It was reported that breast cancer patients have pre-existing immune responses against their tumors1,2. However, such immune responses fail to provide complete protection against the development or recurrence of breast cancer. To overcome this problem by increasing the frequency of tumor-reactive T cells, adoptive immunotherapy has been employed. A variety of protocols have been used for the expansion of tumor-specific T cells. These protocols, however, are restricted to the use of tumor antigens ex vivo for the activation of antigen-specific T cells. Very recently, common gamma chain cytokines such as IL-2, IL-7, IL-15, and IL-21 have been used alone or in combination for the enhancement of anti-tumor immune responses3. However, it is not clear what formulation would work best for the expansion of tumor-reactive T cells. Here we present a protocol for the selective activation and expansion of tumor-reactive T cells from the FVBN202 transgenic mouse model of HER-2/neu positive breast carcinoma for use in adoptive T cell therapy of breast cancer. The protocol includes activation of T cells with bryostatin-1/ionomycin (B/I) and IL-2 in the absence of tumor antigens for 16 hours. B/I activation mimics intracellular signals that result in T cell activation by increasing protein kinase C activity and intracellular calcium, respectively4. This protocol specifically activates tumor-specific T cells while killing irrelevant T cells. The B/I-activated T cells are cultured with IL-7 and IL-15 for 24 hours and then pulsed with IL-2. After 24 hours, T cells are washed, split, and cultured with IL-7 + IL-15 for additional 4 days. Tumor-specificity and anti-tumor efficacy of the ex vivo expanded T cells is determined.
Immunology, Issue 47, Adoptive T cell therapy, Breast Cancer, HER-2/neu, common gamma chain cytokines, Bryostatin 1, Ionomycin
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Heterogeneity Mapping of Protein Expression in Tumors using Quantitative Immunofluorescence
Authors: Dana Faratian, Jason Christiansen, Mark Gustavson, Christine Jones, Christopher Scott, InHwa Um, David J. Harrison.
Institutions: University of Edinburgh, HistoRx Inc..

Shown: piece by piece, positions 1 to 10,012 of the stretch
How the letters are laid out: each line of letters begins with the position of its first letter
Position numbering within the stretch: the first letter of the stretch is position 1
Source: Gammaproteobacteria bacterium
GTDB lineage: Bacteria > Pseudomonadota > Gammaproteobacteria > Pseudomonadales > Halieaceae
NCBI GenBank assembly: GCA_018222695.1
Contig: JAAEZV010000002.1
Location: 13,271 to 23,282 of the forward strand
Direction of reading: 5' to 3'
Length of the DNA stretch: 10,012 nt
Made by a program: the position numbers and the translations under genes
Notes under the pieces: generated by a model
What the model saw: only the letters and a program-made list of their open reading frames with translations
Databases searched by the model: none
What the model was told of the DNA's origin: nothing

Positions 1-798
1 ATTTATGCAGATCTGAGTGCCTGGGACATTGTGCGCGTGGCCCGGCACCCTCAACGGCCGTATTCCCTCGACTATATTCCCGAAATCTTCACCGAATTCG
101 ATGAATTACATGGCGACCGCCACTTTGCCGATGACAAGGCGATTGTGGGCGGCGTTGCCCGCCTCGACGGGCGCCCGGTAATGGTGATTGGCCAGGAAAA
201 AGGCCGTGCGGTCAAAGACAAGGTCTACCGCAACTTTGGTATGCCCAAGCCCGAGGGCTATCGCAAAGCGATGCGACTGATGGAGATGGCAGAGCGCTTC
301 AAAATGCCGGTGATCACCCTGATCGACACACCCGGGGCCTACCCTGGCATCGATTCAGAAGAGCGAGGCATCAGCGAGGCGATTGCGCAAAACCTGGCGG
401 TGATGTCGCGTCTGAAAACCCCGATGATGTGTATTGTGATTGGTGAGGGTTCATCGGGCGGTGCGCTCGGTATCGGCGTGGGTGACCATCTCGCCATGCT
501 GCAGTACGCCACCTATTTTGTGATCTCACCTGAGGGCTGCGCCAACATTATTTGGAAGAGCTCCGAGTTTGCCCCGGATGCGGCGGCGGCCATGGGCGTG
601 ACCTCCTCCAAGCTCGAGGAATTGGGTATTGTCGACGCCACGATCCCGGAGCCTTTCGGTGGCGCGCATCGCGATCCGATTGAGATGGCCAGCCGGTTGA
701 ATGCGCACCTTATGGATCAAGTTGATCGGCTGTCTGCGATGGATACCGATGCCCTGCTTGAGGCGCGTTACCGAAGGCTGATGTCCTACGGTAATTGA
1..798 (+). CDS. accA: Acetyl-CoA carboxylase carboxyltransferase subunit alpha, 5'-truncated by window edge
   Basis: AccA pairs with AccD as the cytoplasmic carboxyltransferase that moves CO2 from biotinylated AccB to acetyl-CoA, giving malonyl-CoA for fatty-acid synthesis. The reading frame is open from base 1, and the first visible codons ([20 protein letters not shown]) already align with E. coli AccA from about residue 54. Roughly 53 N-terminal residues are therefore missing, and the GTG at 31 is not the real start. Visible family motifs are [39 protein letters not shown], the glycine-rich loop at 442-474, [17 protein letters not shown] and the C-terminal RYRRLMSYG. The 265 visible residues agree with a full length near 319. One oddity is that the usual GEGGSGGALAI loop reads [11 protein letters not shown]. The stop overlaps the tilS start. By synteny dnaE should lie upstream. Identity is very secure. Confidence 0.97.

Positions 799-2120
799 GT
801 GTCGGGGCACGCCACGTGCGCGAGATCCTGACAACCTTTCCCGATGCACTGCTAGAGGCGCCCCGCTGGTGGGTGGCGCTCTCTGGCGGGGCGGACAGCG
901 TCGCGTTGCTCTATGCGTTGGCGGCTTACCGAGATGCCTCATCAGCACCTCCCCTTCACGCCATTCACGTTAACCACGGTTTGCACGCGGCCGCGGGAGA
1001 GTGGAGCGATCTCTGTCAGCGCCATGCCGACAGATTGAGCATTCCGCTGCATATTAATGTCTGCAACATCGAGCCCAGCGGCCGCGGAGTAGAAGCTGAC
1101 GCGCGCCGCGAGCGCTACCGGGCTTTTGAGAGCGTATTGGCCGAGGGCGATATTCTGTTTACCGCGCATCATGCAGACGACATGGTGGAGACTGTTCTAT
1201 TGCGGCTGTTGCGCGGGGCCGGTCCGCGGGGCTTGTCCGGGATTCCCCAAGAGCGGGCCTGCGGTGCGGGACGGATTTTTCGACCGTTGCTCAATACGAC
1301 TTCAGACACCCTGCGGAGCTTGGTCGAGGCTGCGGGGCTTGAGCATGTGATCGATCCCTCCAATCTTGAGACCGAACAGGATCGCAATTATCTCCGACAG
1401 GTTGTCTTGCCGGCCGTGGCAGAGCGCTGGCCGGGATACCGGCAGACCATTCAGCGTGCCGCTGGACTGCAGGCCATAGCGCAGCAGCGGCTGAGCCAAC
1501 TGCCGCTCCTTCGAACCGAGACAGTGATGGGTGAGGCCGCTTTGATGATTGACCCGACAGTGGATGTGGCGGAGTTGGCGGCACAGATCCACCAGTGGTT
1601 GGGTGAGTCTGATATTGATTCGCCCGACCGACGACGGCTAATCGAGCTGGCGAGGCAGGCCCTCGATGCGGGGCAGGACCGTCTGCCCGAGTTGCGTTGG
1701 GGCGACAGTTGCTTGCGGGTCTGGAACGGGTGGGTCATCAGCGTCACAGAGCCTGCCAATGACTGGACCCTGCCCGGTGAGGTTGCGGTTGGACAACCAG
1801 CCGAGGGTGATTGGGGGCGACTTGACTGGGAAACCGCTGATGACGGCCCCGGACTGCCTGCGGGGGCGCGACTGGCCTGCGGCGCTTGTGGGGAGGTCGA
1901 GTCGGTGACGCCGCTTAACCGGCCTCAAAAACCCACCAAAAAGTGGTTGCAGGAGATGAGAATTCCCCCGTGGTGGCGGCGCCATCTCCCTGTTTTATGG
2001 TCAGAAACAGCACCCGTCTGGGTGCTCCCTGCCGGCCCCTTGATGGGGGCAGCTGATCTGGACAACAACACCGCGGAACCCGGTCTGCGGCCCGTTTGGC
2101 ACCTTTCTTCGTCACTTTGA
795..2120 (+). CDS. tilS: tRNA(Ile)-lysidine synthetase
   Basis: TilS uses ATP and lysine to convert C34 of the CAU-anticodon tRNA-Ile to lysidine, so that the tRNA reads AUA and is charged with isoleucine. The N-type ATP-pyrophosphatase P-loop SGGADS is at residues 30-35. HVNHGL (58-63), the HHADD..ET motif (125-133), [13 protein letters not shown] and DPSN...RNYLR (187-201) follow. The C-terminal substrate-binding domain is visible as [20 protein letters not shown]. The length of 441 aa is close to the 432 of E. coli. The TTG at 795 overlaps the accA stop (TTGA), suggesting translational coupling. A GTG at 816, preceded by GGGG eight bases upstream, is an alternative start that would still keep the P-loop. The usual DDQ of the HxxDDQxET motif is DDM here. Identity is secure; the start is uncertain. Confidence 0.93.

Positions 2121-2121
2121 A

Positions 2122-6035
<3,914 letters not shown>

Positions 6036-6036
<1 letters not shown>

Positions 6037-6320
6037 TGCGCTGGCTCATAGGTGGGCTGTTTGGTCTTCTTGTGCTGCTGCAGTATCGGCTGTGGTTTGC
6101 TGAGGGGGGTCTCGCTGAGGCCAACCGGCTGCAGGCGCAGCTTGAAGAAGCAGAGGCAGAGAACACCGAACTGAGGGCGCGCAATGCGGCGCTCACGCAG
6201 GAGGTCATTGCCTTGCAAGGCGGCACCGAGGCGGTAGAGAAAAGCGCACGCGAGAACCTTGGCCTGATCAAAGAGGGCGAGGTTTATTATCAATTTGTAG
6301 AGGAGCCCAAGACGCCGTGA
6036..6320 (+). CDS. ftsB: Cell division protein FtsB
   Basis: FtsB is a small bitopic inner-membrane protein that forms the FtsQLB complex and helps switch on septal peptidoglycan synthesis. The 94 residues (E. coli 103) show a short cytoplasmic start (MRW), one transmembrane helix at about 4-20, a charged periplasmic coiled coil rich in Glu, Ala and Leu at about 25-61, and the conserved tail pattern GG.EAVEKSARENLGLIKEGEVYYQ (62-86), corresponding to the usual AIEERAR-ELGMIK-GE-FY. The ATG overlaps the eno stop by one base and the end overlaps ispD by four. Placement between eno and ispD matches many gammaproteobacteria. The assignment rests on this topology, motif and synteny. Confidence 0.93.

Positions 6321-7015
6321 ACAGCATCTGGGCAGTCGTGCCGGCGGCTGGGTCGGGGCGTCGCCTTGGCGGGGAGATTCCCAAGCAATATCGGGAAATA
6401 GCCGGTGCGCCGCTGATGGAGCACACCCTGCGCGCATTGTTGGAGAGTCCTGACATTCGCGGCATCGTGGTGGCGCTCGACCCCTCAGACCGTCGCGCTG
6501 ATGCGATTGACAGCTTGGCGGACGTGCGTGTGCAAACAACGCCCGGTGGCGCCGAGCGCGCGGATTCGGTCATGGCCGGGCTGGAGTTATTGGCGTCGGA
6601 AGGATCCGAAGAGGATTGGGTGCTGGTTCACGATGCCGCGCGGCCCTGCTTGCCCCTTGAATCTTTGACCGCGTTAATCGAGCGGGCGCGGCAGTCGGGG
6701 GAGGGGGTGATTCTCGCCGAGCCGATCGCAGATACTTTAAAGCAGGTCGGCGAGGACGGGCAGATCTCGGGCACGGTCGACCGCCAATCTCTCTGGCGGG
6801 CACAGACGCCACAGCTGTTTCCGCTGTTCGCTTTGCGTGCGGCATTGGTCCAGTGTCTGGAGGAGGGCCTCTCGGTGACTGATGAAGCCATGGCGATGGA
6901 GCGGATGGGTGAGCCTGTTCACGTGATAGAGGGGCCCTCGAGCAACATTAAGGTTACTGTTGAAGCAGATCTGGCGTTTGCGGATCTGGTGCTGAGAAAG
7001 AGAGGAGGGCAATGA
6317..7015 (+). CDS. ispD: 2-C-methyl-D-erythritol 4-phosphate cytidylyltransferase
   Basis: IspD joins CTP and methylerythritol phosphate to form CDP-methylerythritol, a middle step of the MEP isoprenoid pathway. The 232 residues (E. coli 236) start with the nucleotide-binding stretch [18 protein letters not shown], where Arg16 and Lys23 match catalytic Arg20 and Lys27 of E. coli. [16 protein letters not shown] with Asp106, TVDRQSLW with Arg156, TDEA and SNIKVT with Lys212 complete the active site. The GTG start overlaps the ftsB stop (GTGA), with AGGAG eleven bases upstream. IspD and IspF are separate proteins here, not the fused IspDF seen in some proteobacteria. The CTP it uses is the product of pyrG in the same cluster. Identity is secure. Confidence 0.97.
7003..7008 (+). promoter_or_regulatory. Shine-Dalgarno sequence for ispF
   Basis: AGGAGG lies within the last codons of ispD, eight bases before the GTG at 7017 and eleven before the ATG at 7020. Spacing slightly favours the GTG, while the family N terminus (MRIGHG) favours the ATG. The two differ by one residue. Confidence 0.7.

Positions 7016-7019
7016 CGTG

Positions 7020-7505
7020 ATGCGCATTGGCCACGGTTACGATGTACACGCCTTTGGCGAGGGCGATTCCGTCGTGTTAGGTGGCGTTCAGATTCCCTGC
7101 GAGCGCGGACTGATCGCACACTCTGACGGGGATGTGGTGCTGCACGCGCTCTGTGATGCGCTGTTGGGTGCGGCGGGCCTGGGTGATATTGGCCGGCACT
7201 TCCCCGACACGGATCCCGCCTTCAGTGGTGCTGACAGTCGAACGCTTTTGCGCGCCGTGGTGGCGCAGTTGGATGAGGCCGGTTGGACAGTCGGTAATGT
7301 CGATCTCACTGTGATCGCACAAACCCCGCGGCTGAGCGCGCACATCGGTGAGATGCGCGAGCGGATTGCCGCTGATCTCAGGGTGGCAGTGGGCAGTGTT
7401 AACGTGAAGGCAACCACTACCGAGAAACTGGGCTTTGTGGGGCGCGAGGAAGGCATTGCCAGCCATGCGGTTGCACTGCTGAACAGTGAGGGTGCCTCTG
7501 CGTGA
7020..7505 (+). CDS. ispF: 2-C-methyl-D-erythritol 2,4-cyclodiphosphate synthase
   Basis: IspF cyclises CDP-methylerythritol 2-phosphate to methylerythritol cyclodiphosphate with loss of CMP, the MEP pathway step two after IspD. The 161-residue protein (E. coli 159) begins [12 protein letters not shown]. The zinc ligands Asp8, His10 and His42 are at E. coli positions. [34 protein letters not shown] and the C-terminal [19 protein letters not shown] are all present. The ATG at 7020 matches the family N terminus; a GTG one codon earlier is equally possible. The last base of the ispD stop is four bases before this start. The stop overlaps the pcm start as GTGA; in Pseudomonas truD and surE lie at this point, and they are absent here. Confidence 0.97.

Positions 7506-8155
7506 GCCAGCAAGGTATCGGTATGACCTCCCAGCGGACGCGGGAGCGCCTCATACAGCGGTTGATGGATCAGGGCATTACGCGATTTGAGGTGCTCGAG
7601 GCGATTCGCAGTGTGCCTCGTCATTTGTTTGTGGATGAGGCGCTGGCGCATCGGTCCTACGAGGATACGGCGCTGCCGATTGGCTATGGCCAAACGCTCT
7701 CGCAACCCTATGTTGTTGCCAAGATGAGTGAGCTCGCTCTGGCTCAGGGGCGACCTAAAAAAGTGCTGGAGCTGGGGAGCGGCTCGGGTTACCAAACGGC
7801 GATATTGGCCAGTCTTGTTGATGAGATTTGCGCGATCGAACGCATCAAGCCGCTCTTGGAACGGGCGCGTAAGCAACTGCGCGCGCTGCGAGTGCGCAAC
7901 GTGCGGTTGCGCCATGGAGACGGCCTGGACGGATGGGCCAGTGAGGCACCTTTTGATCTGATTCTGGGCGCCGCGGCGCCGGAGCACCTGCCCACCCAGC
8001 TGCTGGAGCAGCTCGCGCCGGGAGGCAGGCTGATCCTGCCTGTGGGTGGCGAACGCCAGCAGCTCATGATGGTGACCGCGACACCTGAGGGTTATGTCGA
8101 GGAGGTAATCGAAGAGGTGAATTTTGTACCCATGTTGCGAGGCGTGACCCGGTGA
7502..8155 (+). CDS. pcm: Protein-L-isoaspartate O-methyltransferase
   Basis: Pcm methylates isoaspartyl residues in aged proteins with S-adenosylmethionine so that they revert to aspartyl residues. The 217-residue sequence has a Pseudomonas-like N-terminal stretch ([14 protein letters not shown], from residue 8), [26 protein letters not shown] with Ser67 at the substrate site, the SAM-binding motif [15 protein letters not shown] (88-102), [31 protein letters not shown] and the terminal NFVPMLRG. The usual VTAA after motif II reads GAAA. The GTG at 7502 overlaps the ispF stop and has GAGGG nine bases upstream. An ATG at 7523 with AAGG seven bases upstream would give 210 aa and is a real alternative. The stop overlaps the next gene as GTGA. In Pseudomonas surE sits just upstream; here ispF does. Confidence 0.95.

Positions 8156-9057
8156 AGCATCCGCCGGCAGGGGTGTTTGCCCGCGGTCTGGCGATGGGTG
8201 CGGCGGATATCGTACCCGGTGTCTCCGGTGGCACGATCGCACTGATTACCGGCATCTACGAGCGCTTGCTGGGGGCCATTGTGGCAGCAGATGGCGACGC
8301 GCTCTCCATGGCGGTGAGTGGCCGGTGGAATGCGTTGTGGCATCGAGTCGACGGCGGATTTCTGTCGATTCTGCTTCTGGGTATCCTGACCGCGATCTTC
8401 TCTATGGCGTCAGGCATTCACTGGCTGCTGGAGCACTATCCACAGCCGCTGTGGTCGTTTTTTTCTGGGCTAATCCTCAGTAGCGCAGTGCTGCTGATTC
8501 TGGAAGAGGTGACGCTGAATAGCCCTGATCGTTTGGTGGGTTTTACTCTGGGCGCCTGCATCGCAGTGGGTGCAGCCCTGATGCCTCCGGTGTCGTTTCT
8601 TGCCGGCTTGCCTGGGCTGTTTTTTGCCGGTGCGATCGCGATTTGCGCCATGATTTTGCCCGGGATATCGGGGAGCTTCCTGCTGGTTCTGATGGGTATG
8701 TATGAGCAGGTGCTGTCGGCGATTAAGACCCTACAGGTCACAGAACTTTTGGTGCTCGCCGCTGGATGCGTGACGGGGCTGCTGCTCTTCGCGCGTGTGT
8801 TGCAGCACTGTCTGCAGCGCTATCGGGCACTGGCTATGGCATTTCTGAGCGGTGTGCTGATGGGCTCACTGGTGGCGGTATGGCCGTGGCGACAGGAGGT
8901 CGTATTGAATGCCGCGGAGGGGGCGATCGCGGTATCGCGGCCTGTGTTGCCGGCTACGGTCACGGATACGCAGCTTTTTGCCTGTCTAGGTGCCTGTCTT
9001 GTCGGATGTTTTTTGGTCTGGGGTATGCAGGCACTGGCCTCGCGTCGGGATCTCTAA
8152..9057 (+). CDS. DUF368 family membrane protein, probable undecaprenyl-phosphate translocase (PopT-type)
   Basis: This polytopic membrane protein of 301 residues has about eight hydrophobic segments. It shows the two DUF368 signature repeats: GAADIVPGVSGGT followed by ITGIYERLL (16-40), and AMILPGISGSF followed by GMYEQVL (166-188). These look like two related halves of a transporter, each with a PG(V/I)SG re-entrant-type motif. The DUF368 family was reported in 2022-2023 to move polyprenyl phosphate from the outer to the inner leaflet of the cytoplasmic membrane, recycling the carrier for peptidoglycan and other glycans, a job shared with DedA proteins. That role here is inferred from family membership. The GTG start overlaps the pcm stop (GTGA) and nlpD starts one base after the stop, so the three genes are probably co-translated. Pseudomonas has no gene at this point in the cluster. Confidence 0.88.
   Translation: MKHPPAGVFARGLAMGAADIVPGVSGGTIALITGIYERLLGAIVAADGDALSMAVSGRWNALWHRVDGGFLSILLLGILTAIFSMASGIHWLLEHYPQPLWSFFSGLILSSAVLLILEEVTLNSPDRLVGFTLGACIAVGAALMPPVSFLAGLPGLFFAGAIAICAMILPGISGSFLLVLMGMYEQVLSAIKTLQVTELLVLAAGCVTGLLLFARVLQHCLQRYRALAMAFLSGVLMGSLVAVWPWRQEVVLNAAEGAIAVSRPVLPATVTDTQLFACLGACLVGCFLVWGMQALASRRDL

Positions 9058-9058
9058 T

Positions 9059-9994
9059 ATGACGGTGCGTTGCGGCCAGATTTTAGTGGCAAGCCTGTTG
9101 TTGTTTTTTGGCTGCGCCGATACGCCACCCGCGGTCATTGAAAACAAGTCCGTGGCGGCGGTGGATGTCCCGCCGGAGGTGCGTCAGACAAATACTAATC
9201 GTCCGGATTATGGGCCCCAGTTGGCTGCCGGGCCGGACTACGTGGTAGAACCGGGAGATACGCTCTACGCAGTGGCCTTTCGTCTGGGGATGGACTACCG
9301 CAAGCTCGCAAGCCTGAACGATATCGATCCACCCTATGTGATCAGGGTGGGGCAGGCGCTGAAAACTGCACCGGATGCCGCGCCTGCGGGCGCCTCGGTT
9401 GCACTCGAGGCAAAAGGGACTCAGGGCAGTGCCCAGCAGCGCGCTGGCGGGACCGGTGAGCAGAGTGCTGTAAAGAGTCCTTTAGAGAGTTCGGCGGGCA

Morphologic heterogeneity within an individual tumor is well-recognized by histopathologists in surgical practice. While this often takes the form of areas of distinct differentiation into recognized histological subtypes, or different pathological grade, often there are more subtle differences in phenotype which defy accurate classification (Figure 1). Ultimately, since morphology is dictated by the underlying molecular phenotype, areas with visible differences are likely to be accompanied by differences in the expression of proteins which orchestrate cellular function and behavior, and therefore, appearance. The significance of visible and invisible (molecular) heterogeneity for prognosis is unknown, but recent evidence suggests that, at least at the genetic level, heterogeneity exists in the primary tumor1,2, and some of these sub-clones give rise to metastatic (and therefore lethal) disease. Moreover, some proteins are measured as biomarkers because they are the targets of therapy (for instance ER and HER2 for tamoxifen and trastuzumab (Herceptin), respectively). If these proteins show variable expression within a tumor then therapeutic responses may also be variable. The widely used histopathologic scoring schemes for immunohistochemistry either ignore, or numerically homogenize the quantification of protein expression. Similarly, in destructive techniques, where the tumor samples are homogenized (such as gene expression profiling), quantitative information can be elucidated, but spatial information is lost. Genetic heterogeneity mapping approaches in pancreatic cancer have relied either on generation of a single cell suspension3, or on macrodissection4. A recent study has used quantum dots in order to map morphologic and molecular heterogeneity in prostate cancer tissue5, providing proof of principle that morphology and molecular mapping is feasible, but falling short of quantifying the heterogeneity. Since immunohistochemistry is, at best, only semi-quantitative and subject to intra- and inter-observer bias, more sensitive and quantitative methodologies are required in order to accurately map and quantify tissue heterogeneity in situ. We have developed and applied an experimental and statistical methodology in order to systematically quantify the heterogeneity of protein expression in whole tissue sections of tumors, based on the Automated QUantitative Analysis (AQUA) system6. Tissue sections are labeled with specific antibodies directed against cytokeratins and targets of interest, coupled to fluorophore-labeled secondary antibodies. Slides are imaged using a whole-slide fluorescence scanner. Images are subdivided into hundreds to thousands of tiles, and each tile is then assigned an AQUA score which is a measure of protein concentration within the epithelial (tumor) component of the tissue. Heatmaps are generated to represent tissue expression of the proteins and a heterogeneity score assigned, using a statistical measure of heterogeneity originally used in ecology, based on the Simpson's biodiversity index7. To date there have been no attempts to systematically map and quantify this variability in tandem with protein expression, in histological preparations. Here, we illustrate the first use of the method applied to ER and HER2 biomarker expression in ovarian cancer. Using this method paves the way for analyzing heterogeneity as an independent variable in studies of biomarker expression in translational studies, in order to establish the significance of heterogeneity in prognosis and prediction of responses to therapy.